(PKINIT).  The use of public key certificates and signature schemes
   allows the client and KDC to mutually authenticate in the
   Authentication Service (AS) request and reply. Furthermore, PKINIT
   eliminates the dependency of the AS reply key on a password,
   enhancing the security of the Kerberos protocol.

   The original protocol extensions which include public key
   cryptography are described in PKINIT [RFC4556] and specifications for
   using elliptic curve cryptography are presented in ECC for PKINIT
   [RFC5349].  The majority of the conventions needed for Suite B are in
   those two documents and only the necessary details are provided here.

   In Suite B, public key cryptography (PKINIT) MUST be used in the
   initial authentication protocol to avoid the need for password-based
   authentication.  As defined in [RFC4556], one of the following pre-
   authentication data elements MUST be included in the AS_REQ and
   AS_REP messages.

      padata-type    Name            Included in
      ------------------------------------------
      16             PA_PK_AS_REQ    AS_REQ
      17             PA_PK_AS_REP    AS_REP




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   The specific requirements for using ECDH and ECDSA in PKINIT are
   presented in Sections 5.2 and 5.3 respectively.

5.1.  Algorithm Agility

   PKINIT [RFC4556] has several dependencies on SHA-1 as a checksum
   algorithm.  The first occurrence is the paChecksum field of the
   PKAuthenticator structure in the authentication request which is
   defined to contain the SHA-1 checksum of the KDC-REQ-BODY.  PKINIT
   also requires SHA-1 in the key derivation function used to derive the
   AS reply key from the shared secret value generated by the
   Diffie-Hellman key exchange.  Since Suite B requires SHA-256 or
   SHA-384 for hashing, the client and KDC need a method to negotiate
   the hash algorithm used in PKINIT.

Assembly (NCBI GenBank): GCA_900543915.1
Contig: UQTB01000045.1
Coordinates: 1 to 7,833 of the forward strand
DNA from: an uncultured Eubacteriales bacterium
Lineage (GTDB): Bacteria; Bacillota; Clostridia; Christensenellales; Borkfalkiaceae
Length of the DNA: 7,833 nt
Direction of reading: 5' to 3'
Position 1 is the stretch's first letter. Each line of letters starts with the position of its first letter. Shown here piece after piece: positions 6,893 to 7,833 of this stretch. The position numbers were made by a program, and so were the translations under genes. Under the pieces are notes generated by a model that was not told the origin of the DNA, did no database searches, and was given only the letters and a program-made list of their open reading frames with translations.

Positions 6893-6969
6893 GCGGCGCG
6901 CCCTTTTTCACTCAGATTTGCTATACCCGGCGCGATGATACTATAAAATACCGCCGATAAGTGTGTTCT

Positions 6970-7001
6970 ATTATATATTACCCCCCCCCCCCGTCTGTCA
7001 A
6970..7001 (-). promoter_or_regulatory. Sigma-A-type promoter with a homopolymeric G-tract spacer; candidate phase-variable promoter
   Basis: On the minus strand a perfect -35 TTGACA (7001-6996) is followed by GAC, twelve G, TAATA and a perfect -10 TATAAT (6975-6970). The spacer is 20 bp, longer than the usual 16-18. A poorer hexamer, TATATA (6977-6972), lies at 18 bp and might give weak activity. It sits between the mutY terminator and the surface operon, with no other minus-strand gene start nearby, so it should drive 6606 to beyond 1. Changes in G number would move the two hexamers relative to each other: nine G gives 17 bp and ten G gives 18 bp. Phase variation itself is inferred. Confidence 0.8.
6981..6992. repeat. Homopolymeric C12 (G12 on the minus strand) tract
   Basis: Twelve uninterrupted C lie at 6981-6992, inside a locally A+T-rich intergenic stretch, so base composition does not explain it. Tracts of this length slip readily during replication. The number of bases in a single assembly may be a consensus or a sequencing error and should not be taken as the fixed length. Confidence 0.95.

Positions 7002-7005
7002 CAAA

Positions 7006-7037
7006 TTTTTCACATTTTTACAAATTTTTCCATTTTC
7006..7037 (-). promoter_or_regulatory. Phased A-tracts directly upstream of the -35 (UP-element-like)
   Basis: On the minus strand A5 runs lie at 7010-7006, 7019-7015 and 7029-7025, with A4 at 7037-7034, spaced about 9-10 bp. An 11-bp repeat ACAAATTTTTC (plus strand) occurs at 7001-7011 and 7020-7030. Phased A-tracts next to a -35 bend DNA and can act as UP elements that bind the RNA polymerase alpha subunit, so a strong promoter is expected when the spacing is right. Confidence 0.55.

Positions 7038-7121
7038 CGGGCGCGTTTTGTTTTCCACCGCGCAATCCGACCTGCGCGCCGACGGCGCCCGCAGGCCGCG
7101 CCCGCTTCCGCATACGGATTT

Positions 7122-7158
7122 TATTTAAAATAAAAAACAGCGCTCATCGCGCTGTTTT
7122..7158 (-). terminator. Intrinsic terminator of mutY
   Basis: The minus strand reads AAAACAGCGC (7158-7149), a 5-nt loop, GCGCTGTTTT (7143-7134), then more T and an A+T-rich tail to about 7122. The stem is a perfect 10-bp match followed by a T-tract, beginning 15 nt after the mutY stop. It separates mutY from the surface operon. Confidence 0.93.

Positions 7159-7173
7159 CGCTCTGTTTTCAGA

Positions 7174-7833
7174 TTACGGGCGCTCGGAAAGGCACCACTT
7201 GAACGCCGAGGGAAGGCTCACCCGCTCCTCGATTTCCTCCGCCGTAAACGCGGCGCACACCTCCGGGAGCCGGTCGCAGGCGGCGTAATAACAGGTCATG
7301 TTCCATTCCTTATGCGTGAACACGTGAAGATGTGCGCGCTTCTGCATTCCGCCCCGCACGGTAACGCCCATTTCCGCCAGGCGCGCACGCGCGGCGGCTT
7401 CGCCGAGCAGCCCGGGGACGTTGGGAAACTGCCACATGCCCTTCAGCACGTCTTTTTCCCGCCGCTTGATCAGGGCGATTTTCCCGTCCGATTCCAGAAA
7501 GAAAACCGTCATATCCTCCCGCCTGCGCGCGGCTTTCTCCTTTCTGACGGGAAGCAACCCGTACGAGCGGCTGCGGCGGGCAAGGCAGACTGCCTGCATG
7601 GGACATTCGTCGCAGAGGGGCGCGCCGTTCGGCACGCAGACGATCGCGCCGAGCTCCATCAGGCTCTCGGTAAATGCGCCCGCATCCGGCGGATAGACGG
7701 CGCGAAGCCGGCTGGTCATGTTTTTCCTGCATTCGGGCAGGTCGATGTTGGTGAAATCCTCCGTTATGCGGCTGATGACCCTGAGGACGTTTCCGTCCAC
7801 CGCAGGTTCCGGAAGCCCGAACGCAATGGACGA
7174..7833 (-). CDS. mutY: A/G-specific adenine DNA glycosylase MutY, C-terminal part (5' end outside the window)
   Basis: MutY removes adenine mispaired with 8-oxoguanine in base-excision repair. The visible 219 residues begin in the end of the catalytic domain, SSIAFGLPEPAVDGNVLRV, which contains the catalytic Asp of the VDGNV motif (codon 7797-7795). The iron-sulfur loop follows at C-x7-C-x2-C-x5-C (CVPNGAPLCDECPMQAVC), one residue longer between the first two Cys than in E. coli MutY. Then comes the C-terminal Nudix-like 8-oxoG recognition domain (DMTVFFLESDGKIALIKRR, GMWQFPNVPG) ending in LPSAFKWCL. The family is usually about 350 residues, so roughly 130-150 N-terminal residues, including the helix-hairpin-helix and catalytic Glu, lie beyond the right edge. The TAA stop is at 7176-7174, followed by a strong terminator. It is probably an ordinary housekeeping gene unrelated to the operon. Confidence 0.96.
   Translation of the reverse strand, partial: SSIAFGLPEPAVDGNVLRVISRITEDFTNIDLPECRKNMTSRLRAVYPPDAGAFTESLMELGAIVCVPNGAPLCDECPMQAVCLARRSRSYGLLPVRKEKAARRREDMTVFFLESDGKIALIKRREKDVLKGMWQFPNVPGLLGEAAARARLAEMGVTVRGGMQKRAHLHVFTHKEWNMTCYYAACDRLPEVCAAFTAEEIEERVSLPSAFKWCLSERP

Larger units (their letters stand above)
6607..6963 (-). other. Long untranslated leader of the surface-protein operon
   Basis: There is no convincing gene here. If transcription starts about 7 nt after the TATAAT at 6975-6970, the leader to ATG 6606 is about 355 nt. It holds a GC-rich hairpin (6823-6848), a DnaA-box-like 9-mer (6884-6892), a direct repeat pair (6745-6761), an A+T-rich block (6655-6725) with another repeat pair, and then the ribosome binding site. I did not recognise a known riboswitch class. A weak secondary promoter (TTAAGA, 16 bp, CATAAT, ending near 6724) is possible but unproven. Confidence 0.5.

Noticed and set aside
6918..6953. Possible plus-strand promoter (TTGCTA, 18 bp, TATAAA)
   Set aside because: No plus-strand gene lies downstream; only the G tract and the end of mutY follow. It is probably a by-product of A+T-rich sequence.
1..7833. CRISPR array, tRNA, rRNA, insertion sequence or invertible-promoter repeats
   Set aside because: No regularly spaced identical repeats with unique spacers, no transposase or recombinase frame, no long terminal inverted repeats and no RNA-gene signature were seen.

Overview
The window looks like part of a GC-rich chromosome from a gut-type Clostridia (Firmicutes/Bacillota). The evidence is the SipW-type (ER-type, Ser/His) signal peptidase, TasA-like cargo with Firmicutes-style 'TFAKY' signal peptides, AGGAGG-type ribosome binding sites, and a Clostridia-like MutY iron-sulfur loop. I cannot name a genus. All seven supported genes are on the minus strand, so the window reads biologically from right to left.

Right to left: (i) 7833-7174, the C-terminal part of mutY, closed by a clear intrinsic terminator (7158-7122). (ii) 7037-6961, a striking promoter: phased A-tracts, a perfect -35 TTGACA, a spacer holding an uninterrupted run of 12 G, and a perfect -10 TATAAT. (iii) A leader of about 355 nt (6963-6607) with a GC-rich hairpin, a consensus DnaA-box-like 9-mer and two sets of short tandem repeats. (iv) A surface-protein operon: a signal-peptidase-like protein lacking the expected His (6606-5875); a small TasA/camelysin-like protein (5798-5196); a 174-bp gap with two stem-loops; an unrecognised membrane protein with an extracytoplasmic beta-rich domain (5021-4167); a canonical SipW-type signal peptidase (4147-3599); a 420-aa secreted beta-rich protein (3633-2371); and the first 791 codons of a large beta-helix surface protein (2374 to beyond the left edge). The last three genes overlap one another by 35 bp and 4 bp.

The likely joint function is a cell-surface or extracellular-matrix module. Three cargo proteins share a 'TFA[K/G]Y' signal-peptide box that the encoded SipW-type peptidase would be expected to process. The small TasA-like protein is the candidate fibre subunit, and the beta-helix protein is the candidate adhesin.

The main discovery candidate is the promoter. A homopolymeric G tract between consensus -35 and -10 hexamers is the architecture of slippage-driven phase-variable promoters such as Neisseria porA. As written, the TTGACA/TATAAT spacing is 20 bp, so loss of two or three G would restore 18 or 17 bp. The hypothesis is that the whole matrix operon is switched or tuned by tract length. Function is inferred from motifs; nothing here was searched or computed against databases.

[alg-agility] updates PKINIT by allowing the client and KDC to
   negotiate a KDF from [SP800-56A] which will provide integrity of the
   request body as well as a cryptographic binding between the client's
   pre-authentication data and the corresponding request body.  This is
   achieved as described in Section 6 of [alg-agility] by including the
   AS-REQ and PA-PK-AS-REP messages and the ticket from the KDC in the
   OtherInfo input parameter to the KDF.

   Choosing a KDF from [SP800-56A] that uses SHA-256 or SHA-384 as the
   hash function therefore eliminates the need for the paChecksum field.
   In Suite B, the client MUST NOT include the SHA-1 checksum of the
   KDC-REQ-BODY in the paChecksum field of the cryptographic binding and
   integrity protection.  The KDC MUST NOT return a KRB-ERROR message
   due to the absence of the paChecksum field when validating the
   client's request since the paChecksum field is optional syntactically
   in [RFC4556].  Section 6 of [alg-agility] describes the new
   structures and fields included in the AS request and reply messages.

   In Suite B, one of the following KDFs defined in [alg-agility] MUST
   be used to derive the AS reply key from the Diffie-Hellman shared
   secret.

      Key Derivation Function      OID  [alg-agility]
      -----------------------------------------------
      id-pkinit-kdf-ah-sha256      1.3.6.1.5.2.3.6.2
      id-pkinit-kdf-ah-sha384      1.3.6.1.5.2.3.6.4

5.2.  ECDH Key Exchange

   The use of elliptic curve cryptography in PKINIT is described in
   [RFC5349].  This section describes the Suite B requirements for using
   Elliptic Curve Diffie-Hellman (ECDH) to generate the AS reply key.




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   In Suite B, ephemeral-ephemeral ECDH MUST be used as the AS reply key
   agreement method.  In a Suite B Kerberos system configured at a
   minimum level of security of 128 bits, ephemeral-ephemeral ECDH MUST
   be used with the SHA-256 KDF and the P-256 elliptic curve or used
   with the SHA-384 KDF and the P-384 elliptic curve.  In a Suite B
   Kerberos system configured at a minimum level of security of 192
   bits, ephemeral-ephemeral ECDH MUST be used with the SHA-384 KDF and
   the P-384 elliptic curve.  A detailed description of the uses of the
   ECDH key exchange in PKINIT is provided in [RFC5349].